The Victorian Equal Opportunity and Human Rights Commission ('the Commission') does not handle complaints related to the Charter of Human Rights and Responsibilities Act 2006. Instead, the Commission has educative, reporting, reviewing and intervention functions.
If you think your human rights have been breached by a public authority you should try to raise it with the authority first. If the matter cannot be resolved, you may be able to make a complaint to the Victorian Ombudsman. You can contact The Victorian Ombudsman for more information on (03) 9613 6222 or go to ombudsman.vic.gov.au.
The Victorian Ombudsman does not generally handle complaints about police conduct. In situations involving possible police misconduct, you can contact the Independent Broad-based Anti-corruption Commission ('IBAC') on 1300 735 135 or go to ibac.vic.gov.au/.
Human rights may also be raised in complaints to other relevant complaint-handling bodies, for example the Disability Services Commissioner, the Health Services Commissioner or the Public Transport Ombudsman.
What is the Victorian Ombudsman?
The Ombudsman is an independent officer of the Victorian Parliament, promoting high standards of public administration in Victoria.
What sort of complaints can the Ombudsman investigate?
People can complain about administrative action taken by a public authority. Administrative action may include a decision or action taken by a public authority, refusal to undertake certain activity or make a decision and creation of a proposal or recommendation. The Victorian Ombudsman can investigate whether administrative action breaches a human right set out in the Charter of Human Rights and Responsibilities Act 2006.
Who can the Ombudsman investigate?
The Ombudsman can investigate certain public authorities. These include:
- Victorian government departments
- a range of public statutory authorities, for example, the Freedom of Information Commissioner, the Victorian Equal Opportunity and Human Rights Commission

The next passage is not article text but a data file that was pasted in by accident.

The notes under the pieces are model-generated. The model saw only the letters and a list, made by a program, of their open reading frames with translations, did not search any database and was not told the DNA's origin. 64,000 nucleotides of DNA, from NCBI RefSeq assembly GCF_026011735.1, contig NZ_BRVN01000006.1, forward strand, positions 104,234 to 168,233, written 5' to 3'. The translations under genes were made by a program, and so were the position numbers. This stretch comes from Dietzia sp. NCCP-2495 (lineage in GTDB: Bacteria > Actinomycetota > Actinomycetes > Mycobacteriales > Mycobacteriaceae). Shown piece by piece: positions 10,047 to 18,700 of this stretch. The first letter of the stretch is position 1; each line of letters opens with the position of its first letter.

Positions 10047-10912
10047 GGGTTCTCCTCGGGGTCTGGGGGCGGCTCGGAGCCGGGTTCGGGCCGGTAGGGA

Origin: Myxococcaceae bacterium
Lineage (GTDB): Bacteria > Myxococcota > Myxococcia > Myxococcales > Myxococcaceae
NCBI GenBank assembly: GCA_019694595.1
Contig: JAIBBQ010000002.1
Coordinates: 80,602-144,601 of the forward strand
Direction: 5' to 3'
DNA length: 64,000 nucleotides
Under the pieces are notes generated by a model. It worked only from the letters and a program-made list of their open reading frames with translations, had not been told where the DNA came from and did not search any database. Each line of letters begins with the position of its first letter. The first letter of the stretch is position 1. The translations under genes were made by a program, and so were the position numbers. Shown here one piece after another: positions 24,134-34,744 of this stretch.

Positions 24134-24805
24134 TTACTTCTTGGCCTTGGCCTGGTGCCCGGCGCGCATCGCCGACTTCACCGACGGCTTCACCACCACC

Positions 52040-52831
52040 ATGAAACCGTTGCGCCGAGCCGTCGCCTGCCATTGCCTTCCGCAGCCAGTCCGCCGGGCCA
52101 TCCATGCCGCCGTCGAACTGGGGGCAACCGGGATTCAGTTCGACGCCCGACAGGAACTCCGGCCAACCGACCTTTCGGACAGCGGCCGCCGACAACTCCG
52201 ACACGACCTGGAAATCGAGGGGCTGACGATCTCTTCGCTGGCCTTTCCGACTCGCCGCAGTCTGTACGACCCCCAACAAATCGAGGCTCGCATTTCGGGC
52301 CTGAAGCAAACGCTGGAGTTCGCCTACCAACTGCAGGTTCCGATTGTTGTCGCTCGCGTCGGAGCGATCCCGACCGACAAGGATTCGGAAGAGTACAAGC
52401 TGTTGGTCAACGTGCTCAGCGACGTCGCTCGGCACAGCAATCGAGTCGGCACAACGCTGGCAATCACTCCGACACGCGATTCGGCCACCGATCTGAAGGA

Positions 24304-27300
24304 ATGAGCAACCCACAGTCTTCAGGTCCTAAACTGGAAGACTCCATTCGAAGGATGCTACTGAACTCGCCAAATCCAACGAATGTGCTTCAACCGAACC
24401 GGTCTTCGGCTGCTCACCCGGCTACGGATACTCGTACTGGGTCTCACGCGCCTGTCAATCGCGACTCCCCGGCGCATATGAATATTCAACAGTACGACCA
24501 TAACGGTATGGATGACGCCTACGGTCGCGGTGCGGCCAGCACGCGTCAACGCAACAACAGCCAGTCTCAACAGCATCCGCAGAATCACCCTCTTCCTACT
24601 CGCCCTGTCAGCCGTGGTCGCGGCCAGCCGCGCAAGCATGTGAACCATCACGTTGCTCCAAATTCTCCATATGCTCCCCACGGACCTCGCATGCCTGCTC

- contractors managing prisons and police lock-ups
- authorised officers (for example, ticket inspectors) exercising duties regarding detection of offences, transport safety officers monitoring compliance
- contractors and sub-contractors providing health services
- registered community service providers supporting children, youth and families and authorised people carrying out functions under legislation supporting young people
- schools, TAFEs and universities
- local councils
The Ombudsman cannot investigate:
- Victoria Police
- complaints about corruption, for example, corruption by police members or freedom of information. Complaints about freedom of information are investigated by the Freedom of Information Commissioner (1300 842 364 or go to foicommissioner.vic.gov.au/). IBAC investigates complaints about corruption or police misconduct.
- courts, judges or magistrates, the Auditor-General, legal advisors to the government
- boards, commissions or tribunals presided over by a lawyer, eg the Victorian Civil and Administrative Tribunal.
The Ombudsman can also refer people to a number of other bodies including IBAC, or the Privacy Commissioner, among other bodies listed in the Schedule to the Ombudsman Act 1973.
Independent Broad-based Anti-corruption Commission ('IBAC')
What is IBAC?
IBAC is an anti-corruption body responsible for identifying and preventing corrupt conduct in the public sector, including members of Parliament, the judiciary and state and local government.
What sort of matters can IBAC investigate?
- corrupt conduct by public authorities
- police personnel misconduct, this can include breaches of human rights
Corrupt conduct happens when a public authority's behaviour negatively affects the honest performance of its functions, is dishonest, a public officer or body knowingly or recklessly breaches public trust or misuses information or material acquired in the performance of their functions.
Police personnel misconduct includes behaviour by a member of the police force that may amount to an offence punishable by imprisonment; or behaviour likely to bring the police force into disrepute or diminish public confidence.
IBAC has a statutory function to ensure that members of the police force have regard to the human rights set out in the Charter concerning misconduct by police personnel. IBAC has indicated that it also considers identifying and monitoring human rights impacts arising from corrupt conduct as part of its statutory functions.